One of my favourite aspects of the current series of Doctor Who is the way in which the writers and cast have sculpted a narrative that normalises the process of grief and recovery. I took the opportunity to reflect on this in some detail in my latest article for Verbal Remedy.
‘Recovery and reconciliation are major themes in six of Series Eleven’s first seven episodes, lending truth and pathos to the characters’ respective struggles in this area. The life of a time traveller is a perpetual journey of loss and new beginnings.’
You can read the full piece here
Emerging briefly to announce the release of my new article for PETRIe Inventory, on the subject of what meditation brings to modern life. Always interested to hear what you think. Read the piece below, then come back and leave a comment?
Went to a kirtan (devotional chanting) session today. This came out.
The Tree of Life
The Tree of Life
Within me and around me
A channel for pure energy
Breath flows, in and out
Easy and freeLeave the world behind, and become complete.
Peace enters where there is space
Where there is peace, joy lives
Our nature is as peaceful, joyful beings.
I’m taking a break from the introspective pieces, for today at least, to reflect on world events. I was, and am, deeply affected by the passing of the great Merle Haggard. As a country music fan, and a musician, I have deep respect for him. This piece has no title.
For day 5 of National Poetry Month, a poem I have tried not to write. This time of year has certain resonances that I have struggled with in the past. This piece had to come out. Continue reading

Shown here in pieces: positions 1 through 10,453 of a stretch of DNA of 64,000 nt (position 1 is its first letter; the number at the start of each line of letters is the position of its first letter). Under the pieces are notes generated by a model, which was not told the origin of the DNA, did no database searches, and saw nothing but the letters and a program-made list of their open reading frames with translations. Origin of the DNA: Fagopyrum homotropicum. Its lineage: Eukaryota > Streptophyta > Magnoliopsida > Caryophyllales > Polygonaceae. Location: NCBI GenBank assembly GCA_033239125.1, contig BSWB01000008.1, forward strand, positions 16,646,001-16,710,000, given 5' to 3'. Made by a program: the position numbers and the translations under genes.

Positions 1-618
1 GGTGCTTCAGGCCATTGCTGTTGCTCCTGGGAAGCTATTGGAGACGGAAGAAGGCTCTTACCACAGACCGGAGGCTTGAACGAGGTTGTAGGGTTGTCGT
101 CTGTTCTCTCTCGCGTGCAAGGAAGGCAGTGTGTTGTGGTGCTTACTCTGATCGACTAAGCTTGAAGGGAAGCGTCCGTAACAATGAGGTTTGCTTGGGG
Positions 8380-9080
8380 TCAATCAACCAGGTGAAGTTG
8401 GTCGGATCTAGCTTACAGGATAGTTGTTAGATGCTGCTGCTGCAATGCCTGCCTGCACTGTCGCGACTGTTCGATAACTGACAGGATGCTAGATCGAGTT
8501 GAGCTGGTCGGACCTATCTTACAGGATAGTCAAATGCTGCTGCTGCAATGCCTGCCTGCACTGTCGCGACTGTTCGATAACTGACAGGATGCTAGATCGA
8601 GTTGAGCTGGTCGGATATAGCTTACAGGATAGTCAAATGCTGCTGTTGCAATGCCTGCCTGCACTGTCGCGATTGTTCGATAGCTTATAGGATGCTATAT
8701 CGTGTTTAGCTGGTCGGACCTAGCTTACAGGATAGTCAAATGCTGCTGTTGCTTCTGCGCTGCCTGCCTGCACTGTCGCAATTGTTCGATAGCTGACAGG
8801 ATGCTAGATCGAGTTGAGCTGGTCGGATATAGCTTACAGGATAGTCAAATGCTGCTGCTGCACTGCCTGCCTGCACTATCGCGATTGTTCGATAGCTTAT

This is the first of my entries for Poem a Day April 2016.
Eyes closed to earthly duty
I befriend the Silence
Surrounded by it, nowhere to run;
Truth and I might have crossed paths
I doubt I would have known
Now I know her touch
You might even say I am in love with Truth
I bow to the silence
Where it would have shrouded me before
I welcome the chance to rewrite history
And henceforward, call silence my friend.
Today marks World Poetry Day. In celebration, I am sharing one of my favourite writings. I composed this piece in honour of my dear friend Freddie Kemp, and read it at his memorial. I am slowly living up to the laudable goal I set for myself.
One Day Soon
One day, soon
I will pick up my pen
Or perhaps poise fingers over keyboard
And the words will flow
I will find a way to express
The depth of this pain
The paradoxical grief
For he is not ‘gone’, he is free
Except for this: freedom, in the early days
Feels a lot like absence
Not quite ready to accept
That this was the only way
He would ever be free
I should have said more
Taken more time, spent more time
Now there is nothing but time
But it is time without him
Time without the one who made us laugh
Who inspired us to be more than we might otherwise have been
Demonstrated the real meaning of rising above
To become ten times the person any of us could ever hope to be
One day soon, I will find the words
To show how much I loved him
To speak of the depth of the loss
To celebrate, rather than mourn…
One day, soon.
Last week, I wrote that ‘the most important thing about writing is finding a rhythm’. Like everything else in writing, that is far easier said than done. I appreciate that now, after a very challenging writing week. Continue reading